It looks like Britain is finally losing patience with America's degenerate need to wallow in its own routine (and, by now, unconscious) glorification of casual violence. The U.K's Advertising Standards Authority has just proscribed a poster campaign for Wanted (starring inner-tube-lipped flake Angelina Jolie), which features the actress lounging on a car holding a gun. Here's what the Authority had to say about what is, frankly, a perfectly typical and even banal American paen to what my church's baptismal liturgy calls the "glamour of evil":
[W]e considered that because the ads featured a glamorous actress, action poses, several images of or related to guns and aspirational text, they could be seen to glamorise the use of guns and violence. We concluded (they) could be seen to condone violence by glorifying or glamorising the use of guns.No shit! The promotional campaign for an American movie is actually using an eroticised firearm as a key component of its artwork, for only the seventy millionth time?
Do you mean to tell me that this campaign dares to suggest that the ne plus ultra of cool, the apex of class and the summit of all our aspirations is to find an excuse to pump the full contents of a SIG Sauer 9mm magazine into the head of some suitably expendable, unattractive, non-American, non-blond, non-English-speaking loser? I am shocked...shocked, I say! What an odd departure from the kinds of things Hollywood is noted for--stories about poets, philosophers, doctors, theologians, teachers, farmers...Gee, I hope this American obsession with thrill-killing scumbag misfits is just a fad.
In all earnestness, though, I'm delighted to see that a public agency in the U.K. is actually being responsive to the sensibilities of citizens. The Authority says:
We have seen a proliferation of complaints from the public about advertising which is seen to condone gun or knife crime. We are responding to the level of consumer concern.If this sounds impossibly exotic to North American ears, it's because we've become inured to the grotesque notion that all space is corporate, that private agendas take precedence over public ones, and that the marketing industry has a divine right to turn every aspect of our environment into leaven for already-bloated transnational investment portfolios.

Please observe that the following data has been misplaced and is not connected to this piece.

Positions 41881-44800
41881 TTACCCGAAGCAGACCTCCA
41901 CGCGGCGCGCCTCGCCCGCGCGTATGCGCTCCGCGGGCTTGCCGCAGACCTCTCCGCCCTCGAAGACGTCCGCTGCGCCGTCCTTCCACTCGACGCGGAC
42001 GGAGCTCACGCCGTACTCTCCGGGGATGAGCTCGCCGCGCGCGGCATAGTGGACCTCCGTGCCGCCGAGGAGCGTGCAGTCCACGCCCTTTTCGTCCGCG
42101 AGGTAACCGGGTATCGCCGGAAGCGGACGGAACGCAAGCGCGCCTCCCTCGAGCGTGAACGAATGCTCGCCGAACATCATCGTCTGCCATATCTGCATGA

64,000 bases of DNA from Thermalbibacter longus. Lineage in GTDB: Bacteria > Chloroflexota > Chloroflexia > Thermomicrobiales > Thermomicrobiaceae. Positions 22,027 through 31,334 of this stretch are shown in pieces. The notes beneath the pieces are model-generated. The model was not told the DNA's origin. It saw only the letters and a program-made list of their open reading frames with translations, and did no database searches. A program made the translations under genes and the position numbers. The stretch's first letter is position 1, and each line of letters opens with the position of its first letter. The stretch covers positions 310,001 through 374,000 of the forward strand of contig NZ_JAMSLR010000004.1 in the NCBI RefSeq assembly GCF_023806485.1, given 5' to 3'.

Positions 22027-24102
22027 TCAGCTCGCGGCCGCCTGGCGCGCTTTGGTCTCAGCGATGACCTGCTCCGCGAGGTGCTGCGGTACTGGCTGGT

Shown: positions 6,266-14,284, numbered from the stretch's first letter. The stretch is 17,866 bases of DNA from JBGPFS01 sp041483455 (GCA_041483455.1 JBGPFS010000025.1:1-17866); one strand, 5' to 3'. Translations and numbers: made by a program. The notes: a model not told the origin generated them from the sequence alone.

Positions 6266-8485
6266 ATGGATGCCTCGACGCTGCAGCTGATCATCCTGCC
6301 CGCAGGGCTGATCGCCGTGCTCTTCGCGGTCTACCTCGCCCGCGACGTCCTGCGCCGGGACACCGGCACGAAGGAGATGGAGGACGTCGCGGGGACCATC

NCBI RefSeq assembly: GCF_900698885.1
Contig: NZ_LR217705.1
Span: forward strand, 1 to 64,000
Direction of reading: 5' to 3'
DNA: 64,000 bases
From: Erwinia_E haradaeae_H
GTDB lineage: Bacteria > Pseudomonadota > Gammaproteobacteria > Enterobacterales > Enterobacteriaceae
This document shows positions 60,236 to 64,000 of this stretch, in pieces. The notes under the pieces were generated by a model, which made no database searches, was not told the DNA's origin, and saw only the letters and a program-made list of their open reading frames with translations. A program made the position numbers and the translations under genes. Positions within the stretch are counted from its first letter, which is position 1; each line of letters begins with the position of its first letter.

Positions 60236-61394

It is so refreshing to see government help people assert their right to a social space that is livable rather than sellable, yet it galls me to have to acknowledge that, if such a gesture were ever attempted here, the bleats of civil libertarians would be drowned out by the howls of Harperoid "conservative" market fundamentalists, who would smugly remind us all that the "nanny state" has no right to interfere in the brilliant job that market forces appear to be doing in setting North America's cultural tone. Why, every healthy, red-blooded North American teenager wants to be the next Steve-O, Britney or Jenna Jameson. Let Europa have her Rembrandts, her Monets, her Einsteins, and her Schweitzers. As long as Wall Street and Madison Avenue keep on sanctifying porn stars, bimbos and morons, we'll continue to have plenty of talent to place alongside those stuffy old krauts, frogs, wops and dagoes.
I love the way Universal Pictures (the dreck factory that produced Wanted) defended the ad. Their ineptitude clearly reflects their shock at actually being made to defend the poster, an anti-capitalist outrage that would never have happened Stateside:
Universal Pictures, the studio behind the movie, insisted the posters had not appeared near schools or other areas frequented by children.Really. This is the planet Americans live on: as long as you keep posters away from schools, British kids will never view them. You see, England's downtown city streets, the London Underground, and all the other common venues for movies posters are strictly off limits to minors.